and check the file /tmp/file.tex.

3 Questions and troubleshooting
3.1 How to check the TEX file produced?
The directory with TEX file is removed when the script is finished. Hence you
cannot view this file. If you wish to see the tex file, change the line which calls
the perl script in the PHP file into something like
system("perl > $directory/test.tex && cp $directory/test.tex /tmp");
and the file test.tex will be copied into /tmp directory.

3.2 I get no PDF file, how to find what gets wrong?

1. You can use the preceding hint and check that the file test.tex appears
in the /tmp directory and this file can be compiled with pdfLATEX.
2. You can change the line of the PHP script into


and the TEX file appears in your browser. But remember that the line-
breaks in the TEX file are destroyed.
3. You can call the perl script in command line, redirect the output into
tex file and compile by hand. For example, you can issue the following

perl > myfile.tex && pdflatex myfile.tex

4. The output of the pdfLATEX compiler is redirected into a file by default.

You can send the output of this compilaion to the browser. To do this
change the line in acroweb.php from

$command="cd $adresar && pdflatex test.tex>nothing && .......";


$command="cd $adresar && pdflatex test.tex && .......";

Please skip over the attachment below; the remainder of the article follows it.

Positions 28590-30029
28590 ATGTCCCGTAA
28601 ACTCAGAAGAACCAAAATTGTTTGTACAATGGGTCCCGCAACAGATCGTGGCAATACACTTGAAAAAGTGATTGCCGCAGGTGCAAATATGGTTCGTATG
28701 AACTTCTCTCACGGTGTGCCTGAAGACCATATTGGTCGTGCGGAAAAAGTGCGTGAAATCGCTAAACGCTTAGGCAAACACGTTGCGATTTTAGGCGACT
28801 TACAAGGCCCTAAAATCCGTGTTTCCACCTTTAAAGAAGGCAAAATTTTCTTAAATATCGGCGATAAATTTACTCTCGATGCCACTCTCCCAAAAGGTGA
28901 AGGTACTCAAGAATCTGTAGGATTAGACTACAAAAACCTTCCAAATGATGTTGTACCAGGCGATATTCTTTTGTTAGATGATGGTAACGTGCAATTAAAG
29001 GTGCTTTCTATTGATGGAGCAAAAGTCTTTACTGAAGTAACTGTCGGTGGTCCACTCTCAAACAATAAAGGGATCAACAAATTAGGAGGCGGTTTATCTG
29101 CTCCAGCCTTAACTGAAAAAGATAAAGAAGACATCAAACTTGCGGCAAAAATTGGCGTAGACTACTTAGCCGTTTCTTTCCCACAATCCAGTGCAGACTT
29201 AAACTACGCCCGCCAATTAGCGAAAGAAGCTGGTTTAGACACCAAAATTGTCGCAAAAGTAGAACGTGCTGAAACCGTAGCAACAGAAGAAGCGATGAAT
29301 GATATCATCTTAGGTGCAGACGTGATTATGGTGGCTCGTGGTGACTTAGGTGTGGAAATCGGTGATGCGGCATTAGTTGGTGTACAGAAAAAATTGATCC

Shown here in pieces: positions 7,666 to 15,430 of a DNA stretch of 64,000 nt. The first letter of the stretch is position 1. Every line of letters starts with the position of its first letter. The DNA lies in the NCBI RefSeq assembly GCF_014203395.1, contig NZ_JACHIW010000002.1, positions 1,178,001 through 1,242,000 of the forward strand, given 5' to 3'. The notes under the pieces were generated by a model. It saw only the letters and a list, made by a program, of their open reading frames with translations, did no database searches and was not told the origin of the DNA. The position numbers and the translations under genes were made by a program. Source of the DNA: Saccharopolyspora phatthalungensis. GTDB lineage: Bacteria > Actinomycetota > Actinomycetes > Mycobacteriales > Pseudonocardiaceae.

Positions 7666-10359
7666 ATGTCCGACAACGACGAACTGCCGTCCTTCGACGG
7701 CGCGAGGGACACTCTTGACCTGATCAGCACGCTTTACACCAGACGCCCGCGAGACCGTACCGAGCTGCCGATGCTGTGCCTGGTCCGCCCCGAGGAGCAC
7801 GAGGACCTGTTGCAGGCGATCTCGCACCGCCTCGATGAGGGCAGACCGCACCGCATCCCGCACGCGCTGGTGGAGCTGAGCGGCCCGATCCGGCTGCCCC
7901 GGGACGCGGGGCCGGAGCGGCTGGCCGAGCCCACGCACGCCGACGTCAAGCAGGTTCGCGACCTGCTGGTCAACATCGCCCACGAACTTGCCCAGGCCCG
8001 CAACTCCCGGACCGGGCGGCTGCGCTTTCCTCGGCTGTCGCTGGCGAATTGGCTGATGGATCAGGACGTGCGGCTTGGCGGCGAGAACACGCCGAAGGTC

and the output of the compilation should appear in the browser. If not, you
may need to call pdfLATEX with full path, e.g. /opt/texlive2007/bin/i386-linux/pdflatex.
5. Check the log file of appache server, e.g. check the file /var/log/appache2/errors.log
on Debian server.

3.3 How to print the whole set of problems?
To print the whole set of problems with all answers run the script
from the script subdirectory. You have to redirect the standard input from
the database and redirect the standard output into a TEX file and compile. You
can run e.g.
perl < ../demo1.txt > all.tex && pdflatex all.tex
from the script subdirectory. The script work for mul-
tichoice questions, a similar script works for file with
math fill-in questions.

3.4 What is the future of AcroWeb?

1. The scripts which read the database of problems should be improved. We
should allow to write the formulation of the problem on more than one
line, we should treat more blank lines as single blank line and treat lines
with blank spaces as blank lines. However, these restrictions are marginal
for me. Thus if I get no feedback from users, I may keep the scripts in the
current form.
2. The log file from compilation by pdfLATEX should be parsed automatically
and if an error occurs, the log file should be sent to the maintainer of the
database as e-mail.

4 Feedback from AcroWeb users

Do you have any suggestions to AcroWeb? Do you use these scripts on your
site? Do you have some other comments, ideas or hints? Let me know, please.
My email address is

5 Changelog
version 0.79 October 2007: the first public version.

Das könnte Ihnen auch gefallen